Tuesday, March 26, 2019

Why were CSR improvements cut from Frank Pallone's ACA 2.0 bill?

There's one glaring omission in Frank Pallone's newly introduced "ACA 2.0" bill*, which sweetens ACA marketplace subsidies, funds reinsurance and advertising/outreach, fixes the family glitch and adds sundry other repairs. The new version cuts out the enhancement and extension of Cost Sharing Reduction (CSR).  The bill introduced last March would have extended 94% AV CSR to 250% FPL, and offered 87% AV CSR all the way up to 400% FPL.

In conjunction with lowering the percentage of income required to buy a benchmark silver plan  at all income levels, the CSR enhancements would radically reduce out-of-pocket costs at incomes ranging from 201-400% FPL, where ACA takeup has been poor. Why the cut?

One possibility occurs to me, though I'm not sure of the logic behind it (so it may be wrong, of course).  ACA 2.0 is a showcase bill, with no chance of passing the Senate. Improved CSR, on the other hand, may be negotiable separately -- because the Trump administration is over a barrel with respect to CSR funding.

Monday, March 25, 2019

2019 ACA Enrollment: More silver loading effects, CSR enrollment down in SBEs

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CMS released a final enrollment report for the ACA marketplace today, along with the public use files that provide extensive enrollment breakdowns.

The top lines we already knew: Enrollment in was down 3.8% in 39 HealthCare.gov states, up .09% in 12 state-based exchanges (SBEs), and down 2.7% overall.

CMS adds that the percentage of subsidized enrollees rose from 85% to 87%. Translation: unsubsidized on-exchange enrollment was down 12.8%; subsidized enrollment was down just 0.5%. Off-exchange enrollment in ACA-compliant plans was in meltdown in 2017 and 2018; it remains to be seen whether the contraction continued, in the first year in which the Trump administration was actively promoting lightly regulated, medically underwritten short-term plans.

A few more factoids derived from a first look:

1. Enrollment in plans with Cost Sharing Reduction dropped sharply as a percentage of overall enrollment -- but the drop was concentrated in state-based exchanges for some reason. In all states taken together, CSR enrollment dropped from 53.6% to 50.3% of total enrollment -- but it dropped from 51.3% to 41.2% in SBEs, just downticking from 54.4% to 53.6% in HealthCare.gov states.

Friday, March 22, 2019

Medicare for America might let private insurance thrive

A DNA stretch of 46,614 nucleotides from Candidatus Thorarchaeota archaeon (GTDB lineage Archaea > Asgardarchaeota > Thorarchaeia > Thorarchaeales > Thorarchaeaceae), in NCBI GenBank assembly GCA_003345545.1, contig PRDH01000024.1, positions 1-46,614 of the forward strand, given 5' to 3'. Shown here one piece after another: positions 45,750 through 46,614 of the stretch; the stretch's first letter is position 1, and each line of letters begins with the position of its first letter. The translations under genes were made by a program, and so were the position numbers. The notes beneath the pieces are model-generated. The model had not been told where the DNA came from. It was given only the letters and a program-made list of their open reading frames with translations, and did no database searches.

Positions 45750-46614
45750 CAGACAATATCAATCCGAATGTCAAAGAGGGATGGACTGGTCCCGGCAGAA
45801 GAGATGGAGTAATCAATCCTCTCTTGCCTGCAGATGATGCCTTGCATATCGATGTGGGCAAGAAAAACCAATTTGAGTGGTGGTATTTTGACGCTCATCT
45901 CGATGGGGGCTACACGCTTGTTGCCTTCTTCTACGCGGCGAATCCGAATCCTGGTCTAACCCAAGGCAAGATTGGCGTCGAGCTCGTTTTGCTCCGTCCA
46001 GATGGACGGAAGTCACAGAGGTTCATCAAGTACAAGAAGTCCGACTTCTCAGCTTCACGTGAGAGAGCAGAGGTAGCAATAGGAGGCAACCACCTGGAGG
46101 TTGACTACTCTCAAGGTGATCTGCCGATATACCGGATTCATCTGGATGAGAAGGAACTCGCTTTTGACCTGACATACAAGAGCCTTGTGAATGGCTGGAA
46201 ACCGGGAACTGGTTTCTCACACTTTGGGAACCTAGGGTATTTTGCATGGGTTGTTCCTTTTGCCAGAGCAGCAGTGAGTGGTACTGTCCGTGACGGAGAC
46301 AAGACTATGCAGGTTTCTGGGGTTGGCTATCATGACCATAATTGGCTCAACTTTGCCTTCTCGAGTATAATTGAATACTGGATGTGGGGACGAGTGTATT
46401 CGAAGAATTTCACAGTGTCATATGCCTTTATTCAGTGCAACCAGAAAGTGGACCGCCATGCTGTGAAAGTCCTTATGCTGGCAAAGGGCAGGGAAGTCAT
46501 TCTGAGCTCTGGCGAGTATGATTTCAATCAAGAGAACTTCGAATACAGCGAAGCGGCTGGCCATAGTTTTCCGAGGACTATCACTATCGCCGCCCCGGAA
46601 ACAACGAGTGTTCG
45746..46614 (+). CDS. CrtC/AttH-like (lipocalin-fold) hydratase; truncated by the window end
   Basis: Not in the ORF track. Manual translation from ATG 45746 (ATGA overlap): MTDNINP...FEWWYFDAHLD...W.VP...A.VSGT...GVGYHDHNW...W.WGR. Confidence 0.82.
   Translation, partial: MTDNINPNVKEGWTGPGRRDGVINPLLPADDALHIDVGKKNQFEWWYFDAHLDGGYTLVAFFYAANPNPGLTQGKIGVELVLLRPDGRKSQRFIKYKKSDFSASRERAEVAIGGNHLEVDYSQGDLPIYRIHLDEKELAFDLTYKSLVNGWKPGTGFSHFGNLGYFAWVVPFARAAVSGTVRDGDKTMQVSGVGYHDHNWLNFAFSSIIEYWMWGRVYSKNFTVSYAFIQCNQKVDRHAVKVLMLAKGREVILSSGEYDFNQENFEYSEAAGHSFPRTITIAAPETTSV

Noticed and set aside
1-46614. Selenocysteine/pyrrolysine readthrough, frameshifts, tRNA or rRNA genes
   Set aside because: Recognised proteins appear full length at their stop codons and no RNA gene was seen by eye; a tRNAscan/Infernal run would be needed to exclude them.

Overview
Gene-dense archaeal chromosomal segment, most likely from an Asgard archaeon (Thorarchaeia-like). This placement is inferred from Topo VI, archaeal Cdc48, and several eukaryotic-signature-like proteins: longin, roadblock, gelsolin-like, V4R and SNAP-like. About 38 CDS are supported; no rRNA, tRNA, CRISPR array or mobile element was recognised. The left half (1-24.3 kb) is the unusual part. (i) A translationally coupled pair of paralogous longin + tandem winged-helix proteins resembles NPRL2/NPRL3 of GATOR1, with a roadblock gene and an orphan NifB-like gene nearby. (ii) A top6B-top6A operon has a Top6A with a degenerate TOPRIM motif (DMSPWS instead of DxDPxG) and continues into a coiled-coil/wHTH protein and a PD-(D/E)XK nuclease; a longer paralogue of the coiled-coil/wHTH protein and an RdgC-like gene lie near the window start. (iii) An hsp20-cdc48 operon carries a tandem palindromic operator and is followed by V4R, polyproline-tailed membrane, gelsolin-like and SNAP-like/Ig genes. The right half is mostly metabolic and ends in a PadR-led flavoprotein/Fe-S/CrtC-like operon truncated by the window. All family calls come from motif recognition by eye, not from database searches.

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The Medicare for America Act, soon to be updated and reintroduced by Reps Rosa DeLauro and Jean Schakowsky, is a true "Medicare for anyone" bill. Any employer can buy in* by paying 8% of payroll, and any individual can opt in and pay between $0 and 9.69% of income (on a siding scale) for a plan to be accepted by all providers who accept current Medicare -- i.e. virtually all providers.

While the bill allows employers to keep providing insurance and preserves Medicare Advantage in the individual market, some people appear to read the bill as a phase-out of private insurance.   Kirsten Gillibrand, for example, in a town hall earlier this week, touted a Medicare buy-in for anyone at "4-5% of income" and suggested, "Those insurers -- I don't think they're going to compete...over a couple of years, you're going to transition into single payer."

That would not likely be the case if Medicare for America were to become law, at least not in its current iteration. While low income workers would probably mostly end up in the public program, the bill creates conditions under which employers might still find a competitive advantage in offering top-drawer coverage to higher-paid workers. It also creates conditions under which Medicare Advantage and Medigap policies might compete.

Thursday, March 21, 2019

Medicare for America...for how many candidates?

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Two months after the Kaiser Family Foundation found 74% support for a "plan similar to Medicare open to anyone" that would "allow people to keep the coverage they have," several Democratic presidential candidates appear to have abruptly converged on the idea. The only bill out there that meets this criteria is the Medicare for America Act, introduced last December by Reps  Rosa DeLauro (CT-03) and Rep. Jan Schakowsky (IL-09), and soon to be reintroduced. 

Medicare for America does much more than create a strong public option that both employers and employees can buy into. It also absorbs Medicaid, transforms existing Medicare, and creates universal long term care insurance.  At healthinsurance.org , I ask whether candidates who have embraced the core concept, or some whisper or echo of it, will go for the whole package:
Perhaps it’s pusillanimous to balk at healthcare system transformation because of the certain all-out opposition of all major segments of the healthcare industry, not to say the Republican party and Fox News. But the question remains how much to bite off. The beating heart of Medicare for America, the transformative engine, is employer/employee buy-in to a strong public option, paying Medicare-plus rates and accepted by virtually all providers.

Whether that public option drains out a quarter of the employer-sponsored insurance market, half of it, or all of it, it renders public insurance – and public insurance payment rates – dominant. Candidates who embrace that core element – which harks back to the earliest iterations of the public option concept – may opt to carve it out of the near-total system transformation mandated in Medicare for America. Or they may not. Each candidate needs to think hard about how much mandated transformation within a decade or less they think the system can bear.
I hope you'll read the whole thing

Sunday, March 17, 2019

Would a public option mean fewer claims denials?

Here I'm going to pose a question for which I don't yet have good answers.